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Dr. Alicia Simmons Promoted to VP of Research, Planning and Collaboration

10/28/2014


Dr. Alicia Simmons (Steve Latham/JSU)

Who says you can’t go home again? Alumna Dr. Alicia Simmons returned to JSU in 2005 as the Director of Institutional Research and Assessment and was recently promoted to Vice President of Research, Planning and Collaboration. In nine years, she has built JSU’s sponsored research program from scratch – securing millions of dollars in federal grant funding to enrich and support the campus and local communities she sprang from years ago. 

"Dr. Simmons is deeply rooted in the JSU Family and has an exceptional talent for grant writing," said JSU President Bill Meehan. "Together with her organizational skills and the great team she has assembled, she has provided exceptional support for our faculty and staff which has resulted in successful grant acquisitions. That makes a tremendous difference during difficult budget times."

Simmons grew up in Jacksonville, the daughter of an Army chaplain stationed at Fort McClellan. Both of her grandmothers earned teaching certificates from the university back when it was known as the State Normal School at Jacksonville. Her maternal grandmother, Nile Borden Finley, came back and finished a bachelor’s in education in 1950 when the institution was known as Jacksonville State Teachers College. Her parents, Tom and Carolyn Smith, met at JSU. Tom (B.S., Education, 1962) asked Carolyn, a home economics major, out for their first date on a Bibb Graves Hall staircase just steps from Simmons’ current office. The couple has been married for 52 years. 

As a teenager, when her father was called away by the service, Simmons finished her final semester at Jacksonville High School while living in JSU’s Rowan Hall. She immediately enrolled at JSU after graduation and earned a B.S. in sociology, with minors in social work and gerontology, in 1985. She went on to earn a Master of Social Work degree from the University of Michigan and a Ph.D. in social work from the University of Georgia. It was in graduate school that Simmons first became interested in grant funding. She moved to the Washington, D.C., area to learn more.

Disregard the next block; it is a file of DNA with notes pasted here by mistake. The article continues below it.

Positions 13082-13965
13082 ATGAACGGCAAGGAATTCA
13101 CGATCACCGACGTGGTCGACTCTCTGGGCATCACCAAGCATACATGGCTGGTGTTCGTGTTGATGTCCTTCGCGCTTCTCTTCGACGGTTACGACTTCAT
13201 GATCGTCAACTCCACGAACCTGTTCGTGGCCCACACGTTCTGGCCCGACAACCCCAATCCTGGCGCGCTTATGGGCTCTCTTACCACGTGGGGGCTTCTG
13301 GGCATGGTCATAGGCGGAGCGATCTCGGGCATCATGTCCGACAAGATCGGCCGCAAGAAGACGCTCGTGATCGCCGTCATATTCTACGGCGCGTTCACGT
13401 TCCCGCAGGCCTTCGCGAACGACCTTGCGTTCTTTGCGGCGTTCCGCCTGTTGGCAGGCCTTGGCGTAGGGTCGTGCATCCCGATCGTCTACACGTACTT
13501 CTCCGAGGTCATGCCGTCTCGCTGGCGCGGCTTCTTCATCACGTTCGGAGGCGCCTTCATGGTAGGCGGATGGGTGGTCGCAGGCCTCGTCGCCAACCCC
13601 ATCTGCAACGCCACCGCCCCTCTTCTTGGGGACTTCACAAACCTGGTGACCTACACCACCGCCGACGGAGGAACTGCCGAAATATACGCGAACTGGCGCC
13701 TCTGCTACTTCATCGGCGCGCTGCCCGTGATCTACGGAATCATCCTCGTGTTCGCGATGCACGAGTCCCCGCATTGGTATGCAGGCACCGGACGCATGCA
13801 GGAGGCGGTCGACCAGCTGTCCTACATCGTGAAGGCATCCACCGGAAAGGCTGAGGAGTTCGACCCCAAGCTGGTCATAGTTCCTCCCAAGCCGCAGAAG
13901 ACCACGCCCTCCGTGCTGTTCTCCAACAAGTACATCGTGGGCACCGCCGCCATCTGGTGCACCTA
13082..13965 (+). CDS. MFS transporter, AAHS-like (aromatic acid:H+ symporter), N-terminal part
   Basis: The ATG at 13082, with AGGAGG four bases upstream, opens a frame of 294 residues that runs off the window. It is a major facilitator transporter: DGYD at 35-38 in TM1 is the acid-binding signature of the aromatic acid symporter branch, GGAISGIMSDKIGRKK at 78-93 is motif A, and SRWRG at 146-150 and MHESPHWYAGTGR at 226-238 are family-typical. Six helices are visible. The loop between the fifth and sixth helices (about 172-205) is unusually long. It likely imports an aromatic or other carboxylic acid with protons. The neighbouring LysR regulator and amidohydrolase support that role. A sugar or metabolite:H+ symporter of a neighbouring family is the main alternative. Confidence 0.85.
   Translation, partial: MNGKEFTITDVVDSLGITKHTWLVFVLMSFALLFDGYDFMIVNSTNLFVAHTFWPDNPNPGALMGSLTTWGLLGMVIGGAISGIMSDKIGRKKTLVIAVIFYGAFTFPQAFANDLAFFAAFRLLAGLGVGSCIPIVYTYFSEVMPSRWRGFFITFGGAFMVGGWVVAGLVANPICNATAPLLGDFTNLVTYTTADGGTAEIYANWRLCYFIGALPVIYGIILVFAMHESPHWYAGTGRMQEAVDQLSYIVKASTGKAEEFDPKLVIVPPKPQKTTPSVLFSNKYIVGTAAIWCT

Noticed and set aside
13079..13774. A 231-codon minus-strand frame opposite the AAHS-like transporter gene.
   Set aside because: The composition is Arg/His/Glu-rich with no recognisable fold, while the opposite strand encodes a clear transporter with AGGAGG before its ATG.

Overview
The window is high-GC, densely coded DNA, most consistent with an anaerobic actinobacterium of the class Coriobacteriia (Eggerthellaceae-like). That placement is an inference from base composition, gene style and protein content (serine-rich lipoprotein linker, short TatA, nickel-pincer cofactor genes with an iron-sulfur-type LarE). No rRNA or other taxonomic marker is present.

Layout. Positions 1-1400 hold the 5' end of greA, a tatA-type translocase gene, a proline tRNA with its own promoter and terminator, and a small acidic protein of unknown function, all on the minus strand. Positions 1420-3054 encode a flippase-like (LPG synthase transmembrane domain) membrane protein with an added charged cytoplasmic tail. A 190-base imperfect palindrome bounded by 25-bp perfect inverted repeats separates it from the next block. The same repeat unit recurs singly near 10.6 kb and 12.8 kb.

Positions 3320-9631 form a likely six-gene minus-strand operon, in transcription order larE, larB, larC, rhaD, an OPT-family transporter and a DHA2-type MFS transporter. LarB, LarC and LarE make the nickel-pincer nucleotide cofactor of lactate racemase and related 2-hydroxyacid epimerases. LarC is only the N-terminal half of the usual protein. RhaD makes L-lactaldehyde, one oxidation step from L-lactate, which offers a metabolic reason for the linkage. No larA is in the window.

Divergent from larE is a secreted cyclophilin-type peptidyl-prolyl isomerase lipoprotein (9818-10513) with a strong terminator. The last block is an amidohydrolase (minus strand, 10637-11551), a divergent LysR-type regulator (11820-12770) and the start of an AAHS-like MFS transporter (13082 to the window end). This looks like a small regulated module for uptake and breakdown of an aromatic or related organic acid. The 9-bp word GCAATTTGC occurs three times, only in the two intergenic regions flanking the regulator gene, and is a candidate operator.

“I went to D.C. because I wanted to understand where federal grants come from,” Simmons said.

She directed more than $3 million in federal contracts annually as Director of Grants Management at LCG, Inc. in Arlington, Va., managing contracts for the Administration on Children, Youth and Families; Centers for Disease Control and Prevention; and the Environmental Protection Agency. 

“That’s where I cut my teeth on not just supporting others in developing, reviewing and awarding grant proposals, but writing them as well,” she said. 

When the opportunity arose to return to her hometown and work for her alma mater, Simmons brought 18 years of grant experience with her – and a passion for building programs that impact the community. In the past year alone, her department has increased the university’s grant awards by 515 percent. A recent $11.67 million grant from the U.S. Department of Education is bringing technology to high-need, rural classrooms. It’s her way of making a difference in the place she calls home, and she loves coming to work in the morning.

“It is so inspiring to work for an organization and in a community that you really care about,” she said. 

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